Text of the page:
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China vessels dumping human waste in parts of West Philippine Sea, photos show

Human waste and sewage from hundreds of Chinese ships anchored in the South China Sea and parts of the West Philippine Sea are causing massive marine damage to the resource-rich waters, a US-based expert said Monday.

Liz Derr, founder and CEO of Simularity, which specializes in geospatial analysis and provides satellite data imagery, revealed that Chinese ships have been dumping raw sewage every day for several years on reefs, creating harmful Chlorophyll-a blooms in the waters.

“It is so intense you can see it from space,” Derr told an online forum hosted by the Stratbase ADR Institute on the 5th anniversary of the Philippines’ landmark arbitral tribunal victory against China.

Showing satellite images in the last five years, Derr said effluent from Chinese ships are causing elevated concentrations of Chlorophyll-a leading to "a cascade of reef damage that will take decades to recover even with active mitigation."

“When the ships don’t move, the poop piles up,” she said.  “The damage to the reefs in the last five years is visible and dramatic.”

GMA News Online sought comment from the Chinese embassy in Manila but has yet to receive any.

At least 236 ships were spotted in the Union Banks or Pagkakaisa Reefs, which is within the West Philippine Sea as of June 17, Derr said.

The marine damage, Derr said, is in addition to the well-documented destruction by China of coral reef the harvest of endangered giant clams and artificial island-building.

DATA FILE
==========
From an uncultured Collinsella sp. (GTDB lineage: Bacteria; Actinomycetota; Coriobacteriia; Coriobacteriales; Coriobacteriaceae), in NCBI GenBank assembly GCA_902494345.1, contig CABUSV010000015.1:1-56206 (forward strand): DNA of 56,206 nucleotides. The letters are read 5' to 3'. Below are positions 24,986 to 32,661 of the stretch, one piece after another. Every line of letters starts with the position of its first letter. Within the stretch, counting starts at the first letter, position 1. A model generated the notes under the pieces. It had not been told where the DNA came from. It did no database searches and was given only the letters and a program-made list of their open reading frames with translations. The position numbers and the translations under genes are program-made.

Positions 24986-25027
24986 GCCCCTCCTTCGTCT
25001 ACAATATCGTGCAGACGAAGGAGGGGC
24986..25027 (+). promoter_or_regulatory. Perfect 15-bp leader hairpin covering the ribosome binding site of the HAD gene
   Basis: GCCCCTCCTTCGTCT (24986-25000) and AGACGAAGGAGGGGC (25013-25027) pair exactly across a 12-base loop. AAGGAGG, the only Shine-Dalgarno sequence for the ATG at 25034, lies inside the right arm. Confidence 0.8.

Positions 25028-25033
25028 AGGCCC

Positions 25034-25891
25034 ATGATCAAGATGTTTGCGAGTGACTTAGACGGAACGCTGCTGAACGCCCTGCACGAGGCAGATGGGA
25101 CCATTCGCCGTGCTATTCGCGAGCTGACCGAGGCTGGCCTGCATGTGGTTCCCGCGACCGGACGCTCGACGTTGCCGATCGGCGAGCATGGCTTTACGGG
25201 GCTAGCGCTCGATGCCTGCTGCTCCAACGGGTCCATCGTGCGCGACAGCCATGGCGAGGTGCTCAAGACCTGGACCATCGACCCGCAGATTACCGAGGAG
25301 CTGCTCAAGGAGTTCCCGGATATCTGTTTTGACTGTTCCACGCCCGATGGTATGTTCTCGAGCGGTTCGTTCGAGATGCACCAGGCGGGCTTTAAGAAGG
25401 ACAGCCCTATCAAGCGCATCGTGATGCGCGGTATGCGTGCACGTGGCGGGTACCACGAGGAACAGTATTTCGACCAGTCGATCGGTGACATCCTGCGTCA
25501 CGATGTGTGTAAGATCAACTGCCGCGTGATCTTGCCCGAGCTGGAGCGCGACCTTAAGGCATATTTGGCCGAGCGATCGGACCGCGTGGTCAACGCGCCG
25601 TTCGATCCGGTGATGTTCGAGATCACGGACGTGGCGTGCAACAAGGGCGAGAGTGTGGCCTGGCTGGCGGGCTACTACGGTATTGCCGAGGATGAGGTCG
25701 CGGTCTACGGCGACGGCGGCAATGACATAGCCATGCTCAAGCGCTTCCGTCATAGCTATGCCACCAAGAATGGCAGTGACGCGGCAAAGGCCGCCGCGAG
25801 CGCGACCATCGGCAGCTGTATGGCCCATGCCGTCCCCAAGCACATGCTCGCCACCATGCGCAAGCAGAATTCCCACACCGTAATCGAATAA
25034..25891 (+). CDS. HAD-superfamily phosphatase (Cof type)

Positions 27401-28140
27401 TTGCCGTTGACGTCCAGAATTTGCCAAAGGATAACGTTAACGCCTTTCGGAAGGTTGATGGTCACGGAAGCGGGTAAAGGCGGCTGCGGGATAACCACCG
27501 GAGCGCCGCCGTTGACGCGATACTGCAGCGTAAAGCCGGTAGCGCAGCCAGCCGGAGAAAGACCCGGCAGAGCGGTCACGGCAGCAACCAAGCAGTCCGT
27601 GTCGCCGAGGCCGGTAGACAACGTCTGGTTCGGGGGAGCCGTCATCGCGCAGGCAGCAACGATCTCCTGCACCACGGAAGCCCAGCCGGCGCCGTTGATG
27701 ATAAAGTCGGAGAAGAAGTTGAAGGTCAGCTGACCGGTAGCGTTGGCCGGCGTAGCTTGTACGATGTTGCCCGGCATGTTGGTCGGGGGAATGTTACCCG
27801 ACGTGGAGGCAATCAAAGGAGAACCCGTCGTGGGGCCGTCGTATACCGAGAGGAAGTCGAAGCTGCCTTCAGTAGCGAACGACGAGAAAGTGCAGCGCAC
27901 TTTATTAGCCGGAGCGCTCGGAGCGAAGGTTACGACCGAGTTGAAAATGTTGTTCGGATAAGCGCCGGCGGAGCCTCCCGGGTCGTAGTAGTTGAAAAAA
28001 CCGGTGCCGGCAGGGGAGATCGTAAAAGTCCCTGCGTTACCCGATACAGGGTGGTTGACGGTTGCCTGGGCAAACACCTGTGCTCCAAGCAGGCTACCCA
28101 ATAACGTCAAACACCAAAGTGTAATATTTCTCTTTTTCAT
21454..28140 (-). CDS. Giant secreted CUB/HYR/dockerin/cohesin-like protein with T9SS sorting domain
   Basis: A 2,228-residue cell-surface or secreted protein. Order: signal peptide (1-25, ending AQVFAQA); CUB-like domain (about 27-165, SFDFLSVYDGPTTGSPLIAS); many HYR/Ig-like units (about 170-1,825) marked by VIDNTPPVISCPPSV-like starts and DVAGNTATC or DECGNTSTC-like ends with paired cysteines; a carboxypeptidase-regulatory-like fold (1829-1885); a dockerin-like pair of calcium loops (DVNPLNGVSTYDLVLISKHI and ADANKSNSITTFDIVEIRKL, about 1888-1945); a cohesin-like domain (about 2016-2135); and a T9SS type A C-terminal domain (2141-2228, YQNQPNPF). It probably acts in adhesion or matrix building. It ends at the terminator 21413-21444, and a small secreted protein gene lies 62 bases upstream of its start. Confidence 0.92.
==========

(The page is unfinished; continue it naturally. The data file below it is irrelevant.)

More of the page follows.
Damaging these reefs, she warned, can lead to hunger crisis to collapse of commercial fishing in the South China Sea, which provides livelihood and food source to millions of people in the region.

“China, stop shitting on the Spratlys,” Derr said.

Over the years, China, which insisted on historical claim over nearly the entire South China Sea, has expanded its presence in the area, turning several former reefs into artificial islands with military facilities, runways and surface to air missiles.

China and five other governments - Brunei, Malaysia, the Philippines, Vietnam and Taiwan – are embroiled in years-long disputes over the South China Sea, particularly in its southern part, called the Spratlys.

In 2016, an international court in The Hague, Netherlands invalidated China's sweeping claims over the resource-rich waters. China did not participate in the legal proceedings and refused to recognize the decision of the arbitral tribunal.

The Philippines renamed parts of the South China Sea that falls within its exclusive economic zone and continental shelf as West Philippine Sea to assert ownership.

According to Derr, coral cover, a measure of the proportion of reef surface covered by live stony coral, has already declined an average of 67 percent in the last 10 to 15 years, while total fish stock is down by 66 to 75 percent in 20 years. 

“This is a catastrophe of epic proportions and we are close to the point of no return. This needs to stop immediately,” Derr said. “It is not a problem for one nation defending one economic zone.” —NB, GMA News